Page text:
Report on Piton de la Fournaise (France) — May 1979
Scientific Event Alert Network Bulletin, vol. 4, no. 5 (May 1979)
Managing Editor: David Squires.
Piton de la Fournaise (France) Small lava eruption, lasting less than 1 day
Please cite this report as:
Global Volcanism Program, 1979. Report on Piton de la Fournaise (France). In: Squires, D. (ed.), Scientific Event Alert Network Bulletin, 4:5. Smithsonian Institution. https://doi.org/10.5479/si.GVP.SEAN197905-233020.
Piton de la Fournaise
21.244°S, 55.708°E; summit elev. 2632 m
All times are local (unless otherwise noted)
A small eruption began during the evening of 28 May and ended about noon the next day. A 100-m-long fissure opened ~1.5 km SE of Cratère Dolomieu, extruding a lava flow 150 m in length (figure 5). Three spatter cones formed on the fissure.
|Figure 5. Map of the caldera of Piton de la Fournaise from Krafft and Gerente (1977). The approximate site of the May 1979 activity is indicated by an X.|
Geologic Background. The massive Piton de la Fournaise basaltic shield volcano on the French island of Réunion in the western Indian Ocean is one of the world's most active volcanoes. Much of its more than 530,000-year history overlapped with eruptions of the deeply dissected Piton des Neiges shield volcano to the NW. Three calderas formed at about 250,000, 65,000, and less than 5000 years ago by progressive eastward slumping of the volcano. Numerous pyroclastic cones dot the floor of the calderas and their outer flanks. Most historical eruptions have originated from the summit and flanks of Dolomieu, a 400-m-high lava shield that has grown within the youngest caldera, which is 8 km wide and breached to below sea level on the eastern side. More than 150 eruptions, most of which have produced fluid basaltic lava flows, have occurred since the 17th century. Only six eruptions, in 1708, 1774, 1776, 1800, 1977, and 1986, have originated from fissures on the outer flanks of the caldera. The Piton de la Fournaise Volcano Observatory, one of several operated by the Institut de Physique du Globe de Paris, monitors this very active volcano.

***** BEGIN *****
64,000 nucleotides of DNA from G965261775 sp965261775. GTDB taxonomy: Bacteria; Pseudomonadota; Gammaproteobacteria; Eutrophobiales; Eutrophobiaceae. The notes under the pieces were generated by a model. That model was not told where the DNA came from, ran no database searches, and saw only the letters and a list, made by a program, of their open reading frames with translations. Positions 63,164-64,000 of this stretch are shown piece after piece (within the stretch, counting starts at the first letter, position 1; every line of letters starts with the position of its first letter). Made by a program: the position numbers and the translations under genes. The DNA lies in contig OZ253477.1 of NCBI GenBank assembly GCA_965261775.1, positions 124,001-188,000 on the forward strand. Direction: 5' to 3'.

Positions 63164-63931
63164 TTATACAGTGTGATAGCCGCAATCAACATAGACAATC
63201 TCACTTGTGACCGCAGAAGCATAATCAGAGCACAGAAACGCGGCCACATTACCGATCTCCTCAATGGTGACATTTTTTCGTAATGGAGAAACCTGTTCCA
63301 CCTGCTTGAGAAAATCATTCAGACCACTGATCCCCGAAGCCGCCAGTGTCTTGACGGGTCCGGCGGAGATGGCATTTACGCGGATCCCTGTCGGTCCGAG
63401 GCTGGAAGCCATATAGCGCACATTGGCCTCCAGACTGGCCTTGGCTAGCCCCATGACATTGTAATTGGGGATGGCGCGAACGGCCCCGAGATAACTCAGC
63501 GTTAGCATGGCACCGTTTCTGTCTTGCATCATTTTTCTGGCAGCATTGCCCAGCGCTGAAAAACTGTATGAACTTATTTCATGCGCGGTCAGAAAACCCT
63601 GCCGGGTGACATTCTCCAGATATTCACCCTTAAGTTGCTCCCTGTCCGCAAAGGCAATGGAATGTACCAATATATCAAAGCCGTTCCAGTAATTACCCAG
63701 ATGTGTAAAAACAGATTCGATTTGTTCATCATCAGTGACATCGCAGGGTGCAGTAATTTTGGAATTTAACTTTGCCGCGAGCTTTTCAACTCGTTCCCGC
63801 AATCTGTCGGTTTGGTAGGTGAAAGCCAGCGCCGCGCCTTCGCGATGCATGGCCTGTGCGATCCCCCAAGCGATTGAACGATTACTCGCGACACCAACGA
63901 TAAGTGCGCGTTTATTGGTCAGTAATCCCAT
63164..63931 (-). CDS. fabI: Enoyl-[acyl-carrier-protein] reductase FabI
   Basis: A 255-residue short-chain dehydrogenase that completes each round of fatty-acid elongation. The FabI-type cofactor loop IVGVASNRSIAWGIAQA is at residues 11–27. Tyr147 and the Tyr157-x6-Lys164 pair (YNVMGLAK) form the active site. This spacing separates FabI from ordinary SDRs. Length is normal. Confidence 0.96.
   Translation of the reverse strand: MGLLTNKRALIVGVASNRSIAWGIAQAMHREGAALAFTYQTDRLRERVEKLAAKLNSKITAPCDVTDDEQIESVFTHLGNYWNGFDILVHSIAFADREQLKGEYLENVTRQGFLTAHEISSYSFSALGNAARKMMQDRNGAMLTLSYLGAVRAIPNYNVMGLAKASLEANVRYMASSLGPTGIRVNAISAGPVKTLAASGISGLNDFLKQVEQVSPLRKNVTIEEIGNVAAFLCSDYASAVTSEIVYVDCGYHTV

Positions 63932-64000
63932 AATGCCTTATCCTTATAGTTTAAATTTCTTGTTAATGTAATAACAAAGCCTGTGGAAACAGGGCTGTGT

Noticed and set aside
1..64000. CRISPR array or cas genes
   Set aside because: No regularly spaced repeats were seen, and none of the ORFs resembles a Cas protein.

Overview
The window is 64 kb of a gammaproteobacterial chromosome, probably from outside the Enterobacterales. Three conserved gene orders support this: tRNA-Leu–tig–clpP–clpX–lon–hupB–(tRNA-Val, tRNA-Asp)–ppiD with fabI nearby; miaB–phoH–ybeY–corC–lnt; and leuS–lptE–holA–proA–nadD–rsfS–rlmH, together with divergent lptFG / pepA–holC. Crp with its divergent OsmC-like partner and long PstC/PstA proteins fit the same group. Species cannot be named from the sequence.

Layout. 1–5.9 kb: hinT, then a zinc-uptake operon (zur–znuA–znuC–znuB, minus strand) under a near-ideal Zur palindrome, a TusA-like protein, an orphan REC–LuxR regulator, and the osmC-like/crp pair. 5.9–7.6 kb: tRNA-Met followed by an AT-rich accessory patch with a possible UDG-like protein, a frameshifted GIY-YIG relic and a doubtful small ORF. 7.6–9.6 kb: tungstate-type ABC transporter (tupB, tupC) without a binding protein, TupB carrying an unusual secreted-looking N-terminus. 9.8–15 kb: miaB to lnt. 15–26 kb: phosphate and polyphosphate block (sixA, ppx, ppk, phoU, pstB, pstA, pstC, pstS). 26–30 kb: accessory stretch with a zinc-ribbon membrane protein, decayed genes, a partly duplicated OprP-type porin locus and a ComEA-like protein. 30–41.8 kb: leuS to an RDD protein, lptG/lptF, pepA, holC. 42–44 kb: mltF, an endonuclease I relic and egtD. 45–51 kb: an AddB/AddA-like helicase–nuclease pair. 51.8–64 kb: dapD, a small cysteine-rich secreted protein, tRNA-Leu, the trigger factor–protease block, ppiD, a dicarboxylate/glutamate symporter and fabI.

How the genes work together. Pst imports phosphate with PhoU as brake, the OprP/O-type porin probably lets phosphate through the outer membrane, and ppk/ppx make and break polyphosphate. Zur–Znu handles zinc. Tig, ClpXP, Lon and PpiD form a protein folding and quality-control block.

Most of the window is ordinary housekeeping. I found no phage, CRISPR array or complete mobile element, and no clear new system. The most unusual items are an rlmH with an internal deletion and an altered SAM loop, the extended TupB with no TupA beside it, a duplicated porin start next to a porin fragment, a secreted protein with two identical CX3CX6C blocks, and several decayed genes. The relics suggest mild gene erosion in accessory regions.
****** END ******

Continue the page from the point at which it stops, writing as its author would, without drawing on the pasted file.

Information Contacts: M. Krafft, Cernay.